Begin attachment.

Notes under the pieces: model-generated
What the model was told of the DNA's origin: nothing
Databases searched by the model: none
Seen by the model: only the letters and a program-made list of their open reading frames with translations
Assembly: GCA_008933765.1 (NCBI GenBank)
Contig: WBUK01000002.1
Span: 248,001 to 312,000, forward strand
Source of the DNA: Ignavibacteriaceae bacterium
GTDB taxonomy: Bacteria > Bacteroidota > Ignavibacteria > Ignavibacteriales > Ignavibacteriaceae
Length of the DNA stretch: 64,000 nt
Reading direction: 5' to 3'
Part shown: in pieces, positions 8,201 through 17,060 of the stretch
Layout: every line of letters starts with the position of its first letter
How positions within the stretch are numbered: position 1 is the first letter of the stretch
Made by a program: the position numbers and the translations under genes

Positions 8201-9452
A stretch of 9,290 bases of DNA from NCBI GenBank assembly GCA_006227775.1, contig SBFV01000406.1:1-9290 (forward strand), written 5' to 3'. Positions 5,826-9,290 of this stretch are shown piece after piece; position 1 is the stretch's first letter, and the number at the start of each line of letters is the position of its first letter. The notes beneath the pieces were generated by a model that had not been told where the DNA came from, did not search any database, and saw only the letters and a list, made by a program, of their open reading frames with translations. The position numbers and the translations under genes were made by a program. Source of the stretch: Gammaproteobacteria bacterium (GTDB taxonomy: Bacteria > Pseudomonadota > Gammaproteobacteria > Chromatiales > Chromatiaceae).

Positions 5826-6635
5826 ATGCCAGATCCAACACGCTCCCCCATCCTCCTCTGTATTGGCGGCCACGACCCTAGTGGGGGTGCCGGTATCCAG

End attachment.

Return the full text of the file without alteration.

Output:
Notes under the pieces: model-generated
What the model was told of the DNA's origin: nothing
Databases searched by the model: none
Seen by the model: only the letters and a program-made list of their open reading frames with translations
Assembly: GCA_008933765.1 (NCBI GenBank)
Contig: WBUK01000002.1
Span: 248,001 to 312,000, forward strand
Source of the DNA: Ignavibacteriaceae bacterium
GTDB taxonomy: Bacteria > Bacteroidota > Ignavibacteria > Ignavibacteriales > Ignavibacteriaceae
Length of the DNA stretch: 64,000 nt
Reading direction: 5' to 3'
Part shown: in pieces, positions 8,201 through 17,060 of the stretch
Layout: every line of letters starts with the position of its first letter
How positions within the stretch are numbered: position 1 is the first letter of the stretch
Made by a program: the position numbers and the translations under genes

Positions 8201-9452
A stretch of 9,290 bases of DNA from NCBI GenBank assembly GCA_006227775.1, contig SBFV01000406.1:1-9290 (forward strand), written 5' to 3'. Positions 5,826-9,290 of this stretch are shown piece after piece; position 1 is the stretch's first letter, and the number at the start of each line of letters is the position of its first letter. The notes beneath the pieces were generated by a model that had not been told where the DNA came from, did not search any database, and saw only the letters and a list, made by a program, of their open reading frames with translations. The position numbers and the translations under genes were made by a program. Source of the stretch: Gammaproteobacteria bacterium (GTDB taxonomy: Bacteria > Pseudomonadota > Gammaproteobacteria > Chromatiales > Chromatiaceae).

Positions 5826-6635
5826 ATGCCAGATCCAACACGCTCCCCCATCCTCCTCTGTATTGGCGGCCACGACCCTAGTGGGGGTGCCGGTATCCAG